I want to talk about the “Annual Review” as it has been bugging me for a while.
Why I am thinking about it
Our team have been working a lot on service at Xentum.
We are continually looking at ways to improve the way we deliver our proposition and one of the biggest improvements we have made in recent times was to brand and process our initial financial planning service as WealthPlan.
We built WealthPlan as a standalone financial planning service for a few reasons:
- It is primarily aimed at business owners that are due to exit over the next few years
- It is a fixed fee service (averaging at £2,495) and a fairly small cost barrier for business owners to work with us.
- Most business owners were used to paying consultancy fees for audits of their business and this was similar for their personal finances.
- It gave us a good indication without a long term commitment whether we are a good fit to work with the client and vice versa
- It was a good way to scope out complexity and amount of likely work to then move on to our tiered fixed fee levels for ongoing service.
- One of our core beliefs at Xentum was “plan first” and this was a way to make sure that every client went through the financial planning process.
The WealthPlan service has been a success but not one to stand still we are now looking to think a bit differently about other components of our services.
So we started looking at our ongoing service….
Annual Review… really?
Most of our new clients are business owners. They aren’t straight forward clients.
Many of them have significant value tied up in their business maybe some pensions, ISAs, life cover, shareholder protection and have fairly complex financial planning needs.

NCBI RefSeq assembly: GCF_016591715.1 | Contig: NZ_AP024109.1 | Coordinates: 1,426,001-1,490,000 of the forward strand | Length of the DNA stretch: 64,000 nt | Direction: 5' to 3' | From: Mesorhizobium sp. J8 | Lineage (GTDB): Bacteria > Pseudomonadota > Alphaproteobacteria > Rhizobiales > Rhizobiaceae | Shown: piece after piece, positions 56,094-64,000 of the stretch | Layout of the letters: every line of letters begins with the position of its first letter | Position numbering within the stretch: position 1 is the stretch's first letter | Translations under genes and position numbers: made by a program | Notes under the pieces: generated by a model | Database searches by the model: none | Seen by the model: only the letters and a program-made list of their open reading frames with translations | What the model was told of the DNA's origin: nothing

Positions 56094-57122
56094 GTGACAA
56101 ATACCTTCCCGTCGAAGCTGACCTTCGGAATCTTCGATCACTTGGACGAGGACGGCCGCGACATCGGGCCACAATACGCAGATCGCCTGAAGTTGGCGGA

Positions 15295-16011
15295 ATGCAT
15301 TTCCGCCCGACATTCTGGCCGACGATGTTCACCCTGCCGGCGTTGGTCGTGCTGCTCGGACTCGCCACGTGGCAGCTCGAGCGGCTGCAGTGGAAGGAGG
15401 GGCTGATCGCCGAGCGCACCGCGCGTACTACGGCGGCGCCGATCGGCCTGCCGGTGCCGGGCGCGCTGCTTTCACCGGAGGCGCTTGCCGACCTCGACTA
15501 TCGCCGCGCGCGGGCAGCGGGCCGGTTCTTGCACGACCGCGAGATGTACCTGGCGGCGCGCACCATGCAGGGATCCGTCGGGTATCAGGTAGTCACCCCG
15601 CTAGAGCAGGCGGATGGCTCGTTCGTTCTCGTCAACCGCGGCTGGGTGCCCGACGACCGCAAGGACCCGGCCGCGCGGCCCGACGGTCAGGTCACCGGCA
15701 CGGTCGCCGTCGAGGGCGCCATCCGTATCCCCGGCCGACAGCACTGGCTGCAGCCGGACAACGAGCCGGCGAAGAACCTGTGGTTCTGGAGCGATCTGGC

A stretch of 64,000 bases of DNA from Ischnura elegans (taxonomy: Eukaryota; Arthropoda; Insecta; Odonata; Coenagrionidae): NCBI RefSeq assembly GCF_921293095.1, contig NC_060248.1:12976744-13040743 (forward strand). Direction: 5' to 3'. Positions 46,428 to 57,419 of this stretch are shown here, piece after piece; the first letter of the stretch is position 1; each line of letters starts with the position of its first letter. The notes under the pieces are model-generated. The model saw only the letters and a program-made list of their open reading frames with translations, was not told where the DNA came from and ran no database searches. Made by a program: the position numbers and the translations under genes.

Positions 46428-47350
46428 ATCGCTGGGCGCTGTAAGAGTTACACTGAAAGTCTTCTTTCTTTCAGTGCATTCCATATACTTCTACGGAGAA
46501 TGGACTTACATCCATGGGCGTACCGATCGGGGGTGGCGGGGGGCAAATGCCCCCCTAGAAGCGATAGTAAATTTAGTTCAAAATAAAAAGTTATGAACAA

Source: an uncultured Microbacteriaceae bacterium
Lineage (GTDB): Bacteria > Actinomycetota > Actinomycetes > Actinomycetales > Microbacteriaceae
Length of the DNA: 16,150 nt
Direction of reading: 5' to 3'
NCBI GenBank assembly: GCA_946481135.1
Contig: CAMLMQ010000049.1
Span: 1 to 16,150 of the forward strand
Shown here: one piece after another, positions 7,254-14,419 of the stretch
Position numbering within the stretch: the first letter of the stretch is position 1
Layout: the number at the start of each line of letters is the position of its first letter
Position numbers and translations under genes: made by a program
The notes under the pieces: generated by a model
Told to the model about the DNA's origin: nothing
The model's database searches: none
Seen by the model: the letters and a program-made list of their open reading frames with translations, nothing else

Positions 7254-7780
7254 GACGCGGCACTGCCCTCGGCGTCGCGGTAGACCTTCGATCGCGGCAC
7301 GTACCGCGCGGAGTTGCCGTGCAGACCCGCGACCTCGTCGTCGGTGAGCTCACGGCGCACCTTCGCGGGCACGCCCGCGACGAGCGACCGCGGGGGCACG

I learnt a while ago that for this audience the old annual review wasn’t providing much value to many of them – it just didn’t seem to fit
An annual review suggested to me (and them) that you are going to sit down once a year, look at how my investments and pensions are doing and maybe write me a long report about whether everything is suitable.
Does that sound appetising if you are running a business?
When we spoke to a few of our business owners clients and asked for feedback we learnt the following:
- Many of them needed regular meetings to keep up with the pace of change in their lives.
- They also wanted their longer meetings to be more agenda driven (like a board meeting)
- Meetings should be focused on the bigger picture including strategic decisions.
- They wanted communication to be simple and understandable
- They wanted action points that kept them accountable.
In summary, they didn’t want to look back. They wanted to look forward, get insights and help with their focus and energy towards a bigger goal.
They wanted regular financial planning which was proving high value rather than backward looking meetings.
On the back of this feedback we have adapted our service for business owner clients.
We have scheduled meetings over a 12 month period including tax planning, company year end planning and the usual planning meetings.
We are always trying to deliver a service that provides value to the clients we look after. It is important to remember that we are in the service and experience business despite being regulated.
What does your client base want?
Now I understand that not everyone will have clients like this but the most important aspect of our learning was to understand what service would be valuable.
Some of our more traditional clients are happy to sit down every year and just want peace of mind that everything is going to be ok.
However, both sets of clients wanted to look forward and not back and this was key information for us.
It is worth looking at your client base or the clients you want to attract and trying to understand what a good ongoing service looks like to them – if you ask them they are usually pretty good at telling you!
And do me a favour – as a profession I am sure we can do much better than the “annual review”.